The International Olympic Committee announced Wednesday that its ban on athletes demonstrating in official venues will remain in place for this summer’s Tokyo Olympics, and reiterated that kneeling or raising a fist in protest will be grounds for punishment.
What are the details?
The IOC’s “Rule 50” states that “No kind of demonstration or political, religious or racial propaganda is permitted in any Olympic sites, venues or other areas.” But the committee agreed to revisit the rule amid pressure after American athletes made it a commonplace occurrence to protest their own national anthem as a way to call for racial justice in the U.S.
In a report detailing the reasoning behind its decision to keep the rule, the IOC explained that over the past year it conducted a survey of more than 3,500 international athletes across the globe and found that “a clear majority of athletes believe that it is not appropriate for athletes to demonstrate or express their views” at the podium (67%), field of play (70%), or during the opening ceremony (70%).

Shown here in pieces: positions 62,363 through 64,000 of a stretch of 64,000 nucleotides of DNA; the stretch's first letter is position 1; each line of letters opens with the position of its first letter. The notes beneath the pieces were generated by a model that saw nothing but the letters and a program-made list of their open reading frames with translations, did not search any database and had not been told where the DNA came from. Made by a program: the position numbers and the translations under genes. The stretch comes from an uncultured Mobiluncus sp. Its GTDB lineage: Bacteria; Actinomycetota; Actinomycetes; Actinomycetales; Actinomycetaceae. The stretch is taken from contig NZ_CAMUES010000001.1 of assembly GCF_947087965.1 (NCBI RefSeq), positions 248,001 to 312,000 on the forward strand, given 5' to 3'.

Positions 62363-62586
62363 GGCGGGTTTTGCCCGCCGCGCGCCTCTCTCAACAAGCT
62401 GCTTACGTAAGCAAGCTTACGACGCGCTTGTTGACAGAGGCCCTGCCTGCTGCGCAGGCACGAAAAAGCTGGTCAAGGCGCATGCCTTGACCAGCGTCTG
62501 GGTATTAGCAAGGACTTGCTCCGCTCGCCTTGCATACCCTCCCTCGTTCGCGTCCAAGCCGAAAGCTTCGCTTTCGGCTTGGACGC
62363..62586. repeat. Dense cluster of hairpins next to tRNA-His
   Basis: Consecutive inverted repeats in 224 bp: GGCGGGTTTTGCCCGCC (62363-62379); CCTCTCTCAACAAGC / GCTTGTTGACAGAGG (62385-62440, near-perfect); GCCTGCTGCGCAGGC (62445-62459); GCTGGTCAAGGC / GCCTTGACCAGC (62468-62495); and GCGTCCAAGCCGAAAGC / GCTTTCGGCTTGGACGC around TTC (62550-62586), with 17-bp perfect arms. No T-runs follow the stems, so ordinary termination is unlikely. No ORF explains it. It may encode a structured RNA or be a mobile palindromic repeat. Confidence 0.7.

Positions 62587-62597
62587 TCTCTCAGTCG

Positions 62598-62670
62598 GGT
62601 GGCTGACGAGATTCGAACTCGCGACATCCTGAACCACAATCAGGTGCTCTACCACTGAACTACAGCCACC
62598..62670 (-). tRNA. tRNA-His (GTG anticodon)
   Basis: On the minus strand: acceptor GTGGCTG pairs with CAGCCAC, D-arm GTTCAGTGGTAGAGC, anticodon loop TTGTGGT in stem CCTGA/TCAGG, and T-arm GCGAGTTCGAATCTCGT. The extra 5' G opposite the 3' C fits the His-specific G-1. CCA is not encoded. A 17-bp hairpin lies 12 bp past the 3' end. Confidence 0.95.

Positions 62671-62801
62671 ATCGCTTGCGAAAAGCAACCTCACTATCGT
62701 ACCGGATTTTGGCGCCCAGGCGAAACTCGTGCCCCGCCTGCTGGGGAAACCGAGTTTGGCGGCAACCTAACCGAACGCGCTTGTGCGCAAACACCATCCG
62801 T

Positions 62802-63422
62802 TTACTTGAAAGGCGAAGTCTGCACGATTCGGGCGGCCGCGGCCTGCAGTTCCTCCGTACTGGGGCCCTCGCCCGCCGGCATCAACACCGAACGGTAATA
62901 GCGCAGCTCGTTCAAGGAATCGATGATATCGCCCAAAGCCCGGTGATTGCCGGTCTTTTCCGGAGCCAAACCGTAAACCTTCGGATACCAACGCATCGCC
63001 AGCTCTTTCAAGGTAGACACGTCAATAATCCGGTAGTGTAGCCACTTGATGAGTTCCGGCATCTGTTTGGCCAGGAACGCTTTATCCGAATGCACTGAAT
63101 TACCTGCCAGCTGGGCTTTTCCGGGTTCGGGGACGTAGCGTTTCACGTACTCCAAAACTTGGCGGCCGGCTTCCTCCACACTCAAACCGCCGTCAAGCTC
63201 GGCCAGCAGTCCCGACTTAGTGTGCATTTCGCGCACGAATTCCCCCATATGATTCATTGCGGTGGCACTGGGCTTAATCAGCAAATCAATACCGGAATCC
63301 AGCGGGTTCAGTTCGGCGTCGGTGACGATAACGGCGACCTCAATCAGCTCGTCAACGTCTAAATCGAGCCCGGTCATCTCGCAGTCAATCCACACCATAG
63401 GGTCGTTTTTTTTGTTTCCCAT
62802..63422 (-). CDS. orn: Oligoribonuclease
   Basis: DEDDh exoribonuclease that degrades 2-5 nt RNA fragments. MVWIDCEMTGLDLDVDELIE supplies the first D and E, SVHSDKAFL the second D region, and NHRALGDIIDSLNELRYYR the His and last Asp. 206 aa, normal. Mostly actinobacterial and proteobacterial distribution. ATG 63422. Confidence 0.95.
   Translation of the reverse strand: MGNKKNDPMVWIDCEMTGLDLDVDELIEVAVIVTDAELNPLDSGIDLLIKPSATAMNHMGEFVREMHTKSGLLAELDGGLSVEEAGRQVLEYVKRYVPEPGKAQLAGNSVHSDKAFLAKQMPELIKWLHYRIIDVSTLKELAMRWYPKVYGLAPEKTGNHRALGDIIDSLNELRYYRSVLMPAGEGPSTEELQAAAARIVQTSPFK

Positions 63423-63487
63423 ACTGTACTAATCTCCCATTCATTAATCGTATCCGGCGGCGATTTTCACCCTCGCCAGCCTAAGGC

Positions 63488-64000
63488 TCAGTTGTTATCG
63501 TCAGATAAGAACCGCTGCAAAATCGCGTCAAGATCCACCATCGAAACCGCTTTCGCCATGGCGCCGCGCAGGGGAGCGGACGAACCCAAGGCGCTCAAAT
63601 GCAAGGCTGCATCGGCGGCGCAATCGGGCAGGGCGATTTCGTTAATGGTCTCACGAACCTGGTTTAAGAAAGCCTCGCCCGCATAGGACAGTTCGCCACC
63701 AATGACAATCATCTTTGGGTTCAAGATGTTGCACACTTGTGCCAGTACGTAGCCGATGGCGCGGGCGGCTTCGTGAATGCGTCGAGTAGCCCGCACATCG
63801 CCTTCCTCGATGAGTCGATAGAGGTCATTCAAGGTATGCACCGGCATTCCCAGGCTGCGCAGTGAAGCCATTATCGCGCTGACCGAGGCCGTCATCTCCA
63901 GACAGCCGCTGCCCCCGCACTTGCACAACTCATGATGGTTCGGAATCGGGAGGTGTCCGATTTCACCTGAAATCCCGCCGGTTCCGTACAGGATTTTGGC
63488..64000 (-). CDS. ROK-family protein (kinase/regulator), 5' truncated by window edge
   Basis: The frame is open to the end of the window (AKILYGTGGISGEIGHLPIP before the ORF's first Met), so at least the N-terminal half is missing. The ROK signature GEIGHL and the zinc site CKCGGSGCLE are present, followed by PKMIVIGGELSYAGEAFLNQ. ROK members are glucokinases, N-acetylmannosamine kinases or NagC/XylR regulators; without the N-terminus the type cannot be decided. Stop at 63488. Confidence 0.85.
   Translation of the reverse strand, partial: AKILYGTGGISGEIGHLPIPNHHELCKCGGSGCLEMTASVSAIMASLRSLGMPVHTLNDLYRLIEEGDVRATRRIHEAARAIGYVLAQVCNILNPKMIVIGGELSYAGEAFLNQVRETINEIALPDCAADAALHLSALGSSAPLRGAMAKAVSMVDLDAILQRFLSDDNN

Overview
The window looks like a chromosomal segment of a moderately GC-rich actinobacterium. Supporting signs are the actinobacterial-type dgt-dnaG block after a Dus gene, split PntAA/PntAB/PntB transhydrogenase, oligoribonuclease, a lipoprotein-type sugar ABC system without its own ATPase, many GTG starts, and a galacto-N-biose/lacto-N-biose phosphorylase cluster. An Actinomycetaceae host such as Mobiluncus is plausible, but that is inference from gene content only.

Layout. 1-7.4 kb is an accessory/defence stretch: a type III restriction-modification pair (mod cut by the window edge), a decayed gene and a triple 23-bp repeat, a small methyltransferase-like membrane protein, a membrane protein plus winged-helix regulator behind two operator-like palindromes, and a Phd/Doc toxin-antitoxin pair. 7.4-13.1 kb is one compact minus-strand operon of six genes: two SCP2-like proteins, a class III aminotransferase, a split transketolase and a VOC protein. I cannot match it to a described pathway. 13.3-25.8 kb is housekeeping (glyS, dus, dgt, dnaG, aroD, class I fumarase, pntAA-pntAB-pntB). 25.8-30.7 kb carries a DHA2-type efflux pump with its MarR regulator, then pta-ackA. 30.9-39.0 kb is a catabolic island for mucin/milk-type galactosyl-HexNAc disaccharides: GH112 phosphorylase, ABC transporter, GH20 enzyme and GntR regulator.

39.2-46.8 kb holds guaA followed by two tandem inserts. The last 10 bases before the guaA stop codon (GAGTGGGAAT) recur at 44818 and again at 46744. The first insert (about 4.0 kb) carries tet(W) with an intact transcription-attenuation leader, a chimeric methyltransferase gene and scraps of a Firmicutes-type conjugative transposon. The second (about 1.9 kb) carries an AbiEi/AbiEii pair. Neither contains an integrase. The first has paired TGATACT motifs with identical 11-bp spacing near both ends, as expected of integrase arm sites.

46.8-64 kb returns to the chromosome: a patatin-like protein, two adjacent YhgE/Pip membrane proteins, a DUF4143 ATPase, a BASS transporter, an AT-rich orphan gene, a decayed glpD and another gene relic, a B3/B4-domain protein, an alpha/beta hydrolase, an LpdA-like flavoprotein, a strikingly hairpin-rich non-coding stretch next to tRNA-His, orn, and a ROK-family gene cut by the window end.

IOC’s Athletes’ Commission chief Kirsty Coventry led an online presentation of the Rule 50 results, Reuters reported. The former Olympic swimming champion for Zimbabwe told the audience, “I would not want something to distract from my competition and take away from that. That is how I still feel today.”
When asked if athletes would be punished for violations of Rule 50 such as raising a fist or taking a knee at the podium at the Tokyo Olympics, Coventry replied, “Yes, that is correct.”
She added, “That is also because of the majority of athletes we spoke to — that is what they are requesting for.”
The committee added in its report:
“Although the restriction imposed by Rule 50 may appear too sweeping, especially if compared to some sports organizations which allow expression in support of social (as opposed to political) causes, there are significant difficulties that an organization as diverse and universal as the IOC would face in distinguishing between admissible and inadmissible causes. For this reason, a blanket of neutrality is deemed an appropriate and proportionate solution, including from a human rights perspective,